A healthy coral reef can be one of the most colorful places on earth: here, a pair of curious yellownose gobies gaze out from their refuge of richly textured bolder brain coral.
Todd Mintz snapped this stunning photo in of yellownose gobies, Elacatinus randalli, and bolder brain coral in Bonaire, Dutch Caribbean.
This pic won First Place, Macro in the Rosenstiel School of Marine and Atmospheric Science’s annual amateur underwater photography contest. Check out the other winners here – and get your underwater photog vibe on — there’s plenty of time to grab some award-winning ocean pics for next year.
A classic and lovely view of a vibrant coral reef in the Red Sea – to remind us of the dynamic and colorful underwater worlds of the Middle East, and to remind us to support the divers, dive operators and conservationists of the Middle East during these breathtaking and tumultuous days of revolution.
Photo by Alfonso Gonzalez
under Creative Commons
The New York Times has an excellent article today discussing state of science and research about deepwater corals in the Gulf of Mexico.
As we’ve blogged, the site of the BP oil disaster has been explored and mapped to some degree by NOAA – some of it funded by the Minerals Management Service.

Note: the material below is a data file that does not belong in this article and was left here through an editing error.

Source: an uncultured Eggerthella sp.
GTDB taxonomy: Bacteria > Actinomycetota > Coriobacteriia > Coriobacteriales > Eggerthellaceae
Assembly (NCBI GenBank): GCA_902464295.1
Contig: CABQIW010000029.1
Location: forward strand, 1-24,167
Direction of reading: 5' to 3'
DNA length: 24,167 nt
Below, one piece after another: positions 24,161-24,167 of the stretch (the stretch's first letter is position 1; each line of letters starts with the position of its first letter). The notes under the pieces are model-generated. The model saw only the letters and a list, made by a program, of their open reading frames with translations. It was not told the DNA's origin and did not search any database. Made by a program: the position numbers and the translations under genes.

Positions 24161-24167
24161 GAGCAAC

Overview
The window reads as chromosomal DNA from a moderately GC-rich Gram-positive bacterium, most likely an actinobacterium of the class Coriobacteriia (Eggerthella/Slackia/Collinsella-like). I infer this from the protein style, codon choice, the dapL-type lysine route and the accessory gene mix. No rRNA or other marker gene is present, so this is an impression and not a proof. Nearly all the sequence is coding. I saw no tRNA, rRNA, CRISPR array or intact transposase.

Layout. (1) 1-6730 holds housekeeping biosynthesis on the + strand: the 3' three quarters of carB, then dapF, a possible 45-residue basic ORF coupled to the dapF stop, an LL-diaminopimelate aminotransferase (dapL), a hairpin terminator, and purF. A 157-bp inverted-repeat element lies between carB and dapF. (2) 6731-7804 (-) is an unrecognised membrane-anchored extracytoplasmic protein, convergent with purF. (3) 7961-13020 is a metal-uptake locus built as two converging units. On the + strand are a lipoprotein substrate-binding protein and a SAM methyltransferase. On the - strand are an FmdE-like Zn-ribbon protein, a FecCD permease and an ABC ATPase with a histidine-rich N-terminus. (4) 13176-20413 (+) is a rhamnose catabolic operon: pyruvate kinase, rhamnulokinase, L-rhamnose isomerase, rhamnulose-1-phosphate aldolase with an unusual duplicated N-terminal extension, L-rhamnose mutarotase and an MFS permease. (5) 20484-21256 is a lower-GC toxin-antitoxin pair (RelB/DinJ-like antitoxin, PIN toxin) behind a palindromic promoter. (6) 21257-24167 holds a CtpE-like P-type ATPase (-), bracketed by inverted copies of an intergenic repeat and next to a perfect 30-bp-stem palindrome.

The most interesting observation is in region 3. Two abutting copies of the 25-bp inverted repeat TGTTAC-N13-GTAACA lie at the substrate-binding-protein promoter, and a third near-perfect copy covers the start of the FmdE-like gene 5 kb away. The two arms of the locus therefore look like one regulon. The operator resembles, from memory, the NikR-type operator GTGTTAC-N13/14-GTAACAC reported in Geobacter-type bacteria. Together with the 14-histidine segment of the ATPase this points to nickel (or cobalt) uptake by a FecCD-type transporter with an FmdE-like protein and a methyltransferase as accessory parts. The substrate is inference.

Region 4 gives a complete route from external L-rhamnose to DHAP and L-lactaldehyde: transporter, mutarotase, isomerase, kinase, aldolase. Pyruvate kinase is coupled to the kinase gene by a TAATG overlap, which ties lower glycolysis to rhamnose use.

During last fall’s deepwater expedition in the area, researchers were energized by the forests of deepwater Lophelia they found – it’s a type of coral that can be a vital foundation species to the health of the oceans. But much remains (remained?) to be discovered at depth there.
“We know 1 percent of what’s out there in deep waters — perhaps 1 percent,” said Dr. Billy Causey of NOAA’s National Marine Sanctuaries.
Lophelia pertusa, black coral (right), anemones, and squat lobster, Gulf of Mexico.
Image courtesy of Ian MacDonald, Lophelia II 2009 expedition.
Oil from the Deepwater Horizon’s well is spewing 5,000 gallons of oil a day into the deep waters of the Gulf of Mexico’s Mississippi Canyon. Engineers try to build a dome over the gusher, while others work on digging a “relief” well nearby in a bid to stop the flow.
Today we revisit some of the sealife that NOAA and the US Minerals Management Service have documented so far in the their four-year series of deep sea explorations in the Gulf.
Above, an example of the Mississippi Canyon 751 site (near Deepwater Horizon well) where coral and cold seep habitats intersect. On the left is the gorgonian coral Callogorgia americana. On the right is the seep tubeworm. From Lophelia II expedition, 2009.
Lophelia pertusa coral from the Mississippi Canyon 751 site at approximately 450 m depth. From Lophelia II expedition, 2009.
Tubeworms living on the same piece of carbonate rock as large colonies of the gorgonian Callogorgia Americana americana. Note the brittle stars and a galatheid crab crawling on the gorgonians. Photo by Derk Bergquist.
Iceworms (Hesiocaeca methanicola) infest a solid piece of orange methane ice at 540 m depth in the Gulf of Mexico. Photo by Ian MacDonald. Both above photos from Expedition to the Deep Slope, 2006.
Photos courtesy NOAA Office of Ocean Research and Exploration